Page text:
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It's Not Just Congress. There's Plenty of State-Level Action on PBMs, Drug Costs and Prices | AMCP 2024


Adam Colborn outlined four trends in state-level action on pharmacy benefit managers (PBMs) and drugs in an interview prior to this presentation at the annual meeting of Academy of Managed Care Pharmacy (AMCP) today.

Although the spotlight has shifted to Congress and legislation it might pass concerning pharmacy benefit managers (PBMs), state legislatures and healthcare regulators are also enacting new laws and issuing new rules affecting the industry.

Adam Colborn, director, government affairs, of Academy of Managed Care Pharmacy (AMCP) discussed state-level developments today at presentation at AMCP’s annual meeting in New Orleans.

In an interview with Managed Healthcare Executive prior to the meeting, Colborn discussed four trends in state-level legislation and regulation: transparency, PBM spread pricing and rebate pass throughs, copay limits and accumulators and efforts by states to control their own drug costs.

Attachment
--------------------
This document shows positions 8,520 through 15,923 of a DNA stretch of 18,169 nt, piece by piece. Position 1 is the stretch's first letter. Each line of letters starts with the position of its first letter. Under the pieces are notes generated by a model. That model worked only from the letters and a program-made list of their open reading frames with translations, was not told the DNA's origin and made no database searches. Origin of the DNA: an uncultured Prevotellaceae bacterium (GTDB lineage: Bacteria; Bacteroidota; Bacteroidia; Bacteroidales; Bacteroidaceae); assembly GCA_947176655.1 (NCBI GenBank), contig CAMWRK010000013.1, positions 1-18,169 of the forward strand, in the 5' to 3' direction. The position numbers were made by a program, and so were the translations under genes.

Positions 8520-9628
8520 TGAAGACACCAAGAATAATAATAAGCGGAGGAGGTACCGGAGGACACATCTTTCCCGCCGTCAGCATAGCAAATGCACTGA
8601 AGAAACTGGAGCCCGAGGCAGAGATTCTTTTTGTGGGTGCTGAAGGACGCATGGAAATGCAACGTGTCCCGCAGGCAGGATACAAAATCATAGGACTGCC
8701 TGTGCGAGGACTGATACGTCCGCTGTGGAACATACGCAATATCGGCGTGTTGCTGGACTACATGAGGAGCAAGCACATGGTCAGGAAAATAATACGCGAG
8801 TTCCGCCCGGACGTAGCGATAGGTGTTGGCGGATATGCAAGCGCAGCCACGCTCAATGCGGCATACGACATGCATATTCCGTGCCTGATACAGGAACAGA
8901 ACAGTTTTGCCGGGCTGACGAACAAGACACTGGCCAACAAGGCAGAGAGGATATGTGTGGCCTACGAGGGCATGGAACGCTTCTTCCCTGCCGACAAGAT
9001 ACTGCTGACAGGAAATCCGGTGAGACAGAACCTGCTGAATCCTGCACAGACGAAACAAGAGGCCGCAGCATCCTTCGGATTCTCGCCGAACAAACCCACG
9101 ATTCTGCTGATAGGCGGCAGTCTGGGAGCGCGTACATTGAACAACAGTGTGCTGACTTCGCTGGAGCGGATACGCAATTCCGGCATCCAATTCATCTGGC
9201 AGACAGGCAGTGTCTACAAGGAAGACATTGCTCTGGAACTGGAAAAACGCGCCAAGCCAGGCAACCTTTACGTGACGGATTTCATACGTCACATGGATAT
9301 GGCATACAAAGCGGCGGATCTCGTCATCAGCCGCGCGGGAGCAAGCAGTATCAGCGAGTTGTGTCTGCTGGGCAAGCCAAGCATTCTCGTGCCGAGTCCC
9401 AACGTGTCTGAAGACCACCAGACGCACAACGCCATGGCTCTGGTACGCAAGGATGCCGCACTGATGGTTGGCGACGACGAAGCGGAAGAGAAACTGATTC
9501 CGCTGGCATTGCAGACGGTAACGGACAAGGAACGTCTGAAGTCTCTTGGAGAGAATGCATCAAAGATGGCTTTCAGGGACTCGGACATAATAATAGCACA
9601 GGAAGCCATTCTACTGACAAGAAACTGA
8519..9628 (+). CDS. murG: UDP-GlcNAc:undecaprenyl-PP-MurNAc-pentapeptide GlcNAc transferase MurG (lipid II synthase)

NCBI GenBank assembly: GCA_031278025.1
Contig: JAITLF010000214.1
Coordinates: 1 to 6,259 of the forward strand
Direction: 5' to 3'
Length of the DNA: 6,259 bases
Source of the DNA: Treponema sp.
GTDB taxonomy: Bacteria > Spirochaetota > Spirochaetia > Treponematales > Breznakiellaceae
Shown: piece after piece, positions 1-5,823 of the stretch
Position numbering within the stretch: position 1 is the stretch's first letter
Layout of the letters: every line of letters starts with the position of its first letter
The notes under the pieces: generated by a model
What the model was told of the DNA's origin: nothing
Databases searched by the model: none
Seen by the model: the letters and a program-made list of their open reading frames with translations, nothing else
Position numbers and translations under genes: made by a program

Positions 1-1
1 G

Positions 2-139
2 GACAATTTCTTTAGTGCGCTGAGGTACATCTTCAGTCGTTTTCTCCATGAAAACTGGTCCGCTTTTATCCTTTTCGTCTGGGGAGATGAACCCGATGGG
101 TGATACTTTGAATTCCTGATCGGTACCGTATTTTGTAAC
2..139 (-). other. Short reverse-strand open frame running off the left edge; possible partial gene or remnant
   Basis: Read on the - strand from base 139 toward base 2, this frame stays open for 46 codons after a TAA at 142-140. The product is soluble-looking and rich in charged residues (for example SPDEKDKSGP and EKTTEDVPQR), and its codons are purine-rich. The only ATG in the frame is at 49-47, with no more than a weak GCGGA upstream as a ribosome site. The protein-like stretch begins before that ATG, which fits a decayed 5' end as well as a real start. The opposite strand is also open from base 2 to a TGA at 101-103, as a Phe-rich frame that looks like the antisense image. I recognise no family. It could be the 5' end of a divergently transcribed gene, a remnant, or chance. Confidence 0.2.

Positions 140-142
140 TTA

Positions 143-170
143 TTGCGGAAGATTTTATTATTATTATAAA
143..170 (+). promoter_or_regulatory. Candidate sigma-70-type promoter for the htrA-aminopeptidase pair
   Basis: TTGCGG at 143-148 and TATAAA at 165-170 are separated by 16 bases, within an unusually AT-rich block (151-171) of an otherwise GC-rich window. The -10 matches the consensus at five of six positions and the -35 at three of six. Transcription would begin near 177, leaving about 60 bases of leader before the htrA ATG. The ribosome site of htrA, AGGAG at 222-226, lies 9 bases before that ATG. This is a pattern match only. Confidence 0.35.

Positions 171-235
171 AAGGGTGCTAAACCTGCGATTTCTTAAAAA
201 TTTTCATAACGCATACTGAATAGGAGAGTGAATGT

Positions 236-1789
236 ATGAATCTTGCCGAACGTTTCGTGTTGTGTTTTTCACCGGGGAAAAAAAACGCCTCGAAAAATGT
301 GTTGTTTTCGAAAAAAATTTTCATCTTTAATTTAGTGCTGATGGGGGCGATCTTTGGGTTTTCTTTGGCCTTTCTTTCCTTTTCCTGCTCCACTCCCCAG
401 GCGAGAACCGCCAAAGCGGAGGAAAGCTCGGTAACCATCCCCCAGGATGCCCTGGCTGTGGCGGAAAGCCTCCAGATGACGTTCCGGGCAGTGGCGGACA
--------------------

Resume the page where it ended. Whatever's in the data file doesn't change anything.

Colborn said AMCP is seeing a great deal of legislation introduced creating new PBM and pharmaceutical industry reporting requirements. In some cases, those requirements are tied to existing licensing requirements. In others, entirely new boards that only focus on PBMs and drug pricing have been created. He noted that the transparency and reporting requirements are typically to the state and not to consumers or patients.

Colborn noted that there are proposals at both federal and state levels to prohibit spread pricing, the name for drug pricing arrangements in which there is a difference between what the PBM charges the pharmacy and what it collects from the payer. Colborn said there also numerous proposals that would require 100% of rebate paid by manufacturers to be passed through to the plan sponsor or to the individual patient.

In this interview with MHE, Colborn also mentioned that there are numerous proposals to cap copayments and for therapies other than just insulin. There are also state-level prohibitions on PBM copay accumulators, the payment arrangements that remove the value of copay assistance programs from calculations of a patient’s deductible.

To control their own drug costs, some states have created prescription drug affordability boards, said Colborn ,noting that Colorado’s was the first to find a drug — Enbrel (etanercept) unaffordable — and therefore subject to a price cap. Amgen, the marker of Enbrel, has filed a lawsuit challenging the cap.

Like other payers, states are wrestling with costs associated with the growing number of prescriptions for the GLP-1 drugs for weight loss, Colborn said.

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